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Why did they choose to estimate the parameter this way.

  1. Jun 6, 2013 #1
    Hello, I am taking an introduction class to statistics, in an earlier exam excercise they choose to estimate the answer in an odd way. To make my question concise I will make an abstraction of the problem, and not go into the details, but I can give you them if you'd like aswell.

    In the problem we have two jointly distribution variables X and Y. They then draw a Y value, and they want to estimate the X value they got.

    The way they do this is by first finding the distribution of X given Y. That is
    [itex]P(X=x|Y=y^{*})=f_{1}(x,y^{*})[/itex]
    They then find the exptected value of X given Y:
    [itex]E(X|Y=y^{*})=f_{2}(y^{*})[/itex]

    When they then draw the value Y they just plug it in to the function [itex]f_{2}(y^{*})[/itex], and say that this is en estimate for x, why does this work? When we estimate the mean of a normal distribution for instance, we do not calculate en exptected value when we want to estimate it.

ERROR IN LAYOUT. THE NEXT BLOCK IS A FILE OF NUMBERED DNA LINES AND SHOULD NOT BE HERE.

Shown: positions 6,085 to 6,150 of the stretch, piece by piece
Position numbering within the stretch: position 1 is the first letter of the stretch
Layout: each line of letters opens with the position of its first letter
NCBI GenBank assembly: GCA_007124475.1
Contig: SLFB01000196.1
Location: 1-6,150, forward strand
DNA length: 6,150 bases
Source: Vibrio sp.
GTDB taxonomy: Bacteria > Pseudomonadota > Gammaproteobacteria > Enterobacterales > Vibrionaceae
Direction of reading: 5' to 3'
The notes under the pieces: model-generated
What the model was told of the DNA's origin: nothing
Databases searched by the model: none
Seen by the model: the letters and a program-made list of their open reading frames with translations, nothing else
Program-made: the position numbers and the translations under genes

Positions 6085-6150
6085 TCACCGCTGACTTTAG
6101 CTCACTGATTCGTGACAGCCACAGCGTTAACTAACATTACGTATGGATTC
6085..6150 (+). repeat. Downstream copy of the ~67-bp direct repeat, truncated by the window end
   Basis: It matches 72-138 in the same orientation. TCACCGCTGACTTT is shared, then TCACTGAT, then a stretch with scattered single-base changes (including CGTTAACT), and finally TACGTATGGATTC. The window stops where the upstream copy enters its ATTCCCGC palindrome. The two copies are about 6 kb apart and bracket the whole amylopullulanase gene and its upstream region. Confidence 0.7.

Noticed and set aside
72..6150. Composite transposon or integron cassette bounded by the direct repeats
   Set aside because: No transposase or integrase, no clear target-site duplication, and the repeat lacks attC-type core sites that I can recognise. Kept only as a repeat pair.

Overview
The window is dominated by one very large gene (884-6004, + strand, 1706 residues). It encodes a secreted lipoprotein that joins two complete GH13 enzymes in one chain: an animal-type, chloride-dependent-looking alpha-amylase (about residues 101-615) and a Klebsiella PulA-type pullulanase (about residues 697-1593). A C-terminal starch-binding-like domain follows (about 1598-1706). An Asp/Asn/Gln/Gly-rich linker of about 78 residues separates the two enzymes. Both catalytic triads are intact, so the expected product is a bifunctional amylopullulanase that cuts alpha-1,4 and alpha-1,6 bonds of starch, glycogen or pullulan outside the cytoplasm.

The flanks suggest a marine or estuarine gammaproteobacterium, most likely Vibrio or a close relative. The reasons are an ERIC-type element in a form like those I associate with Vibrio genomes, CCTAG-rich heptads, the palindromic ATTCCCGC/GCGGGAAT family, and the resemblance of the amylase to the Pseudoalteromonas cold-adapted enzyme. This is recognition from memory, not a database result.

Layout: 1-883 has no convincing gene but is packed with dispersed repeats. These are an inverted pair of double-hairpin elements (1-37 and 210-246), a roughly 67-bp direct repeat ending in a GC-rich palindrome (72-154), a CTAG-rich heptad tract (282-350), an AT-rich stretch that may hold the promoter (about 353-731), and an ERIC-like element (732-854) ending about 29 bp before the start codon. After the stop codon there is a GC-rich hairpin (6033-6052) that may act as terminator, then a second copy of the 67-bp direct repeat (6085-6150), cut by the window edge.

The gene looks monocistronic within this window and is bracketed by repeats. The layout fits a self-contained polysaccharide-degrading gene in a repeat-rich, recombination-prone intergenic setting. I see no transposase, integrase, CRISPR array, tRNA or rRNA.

I am wondering if this other way of estimating X is better or worse(or even correct)?:
    We can get the opposite distrubution, that is Y given X:

    [itex]P(Y=y|X=x^{*})=f_{3}(y,x^{*})[/itex]
    Then we get an estimator:[itex] \hat{X}^{*}(y)[/itex], and if this estimator is unbiased, we plug the value of Y into this, and say that this is the estimation for x. This way looks more like the "normal" way,like when we estimate the mean in the normal distribution.

    What do you think? Is this explained somewhere?
     
  2. jcsd
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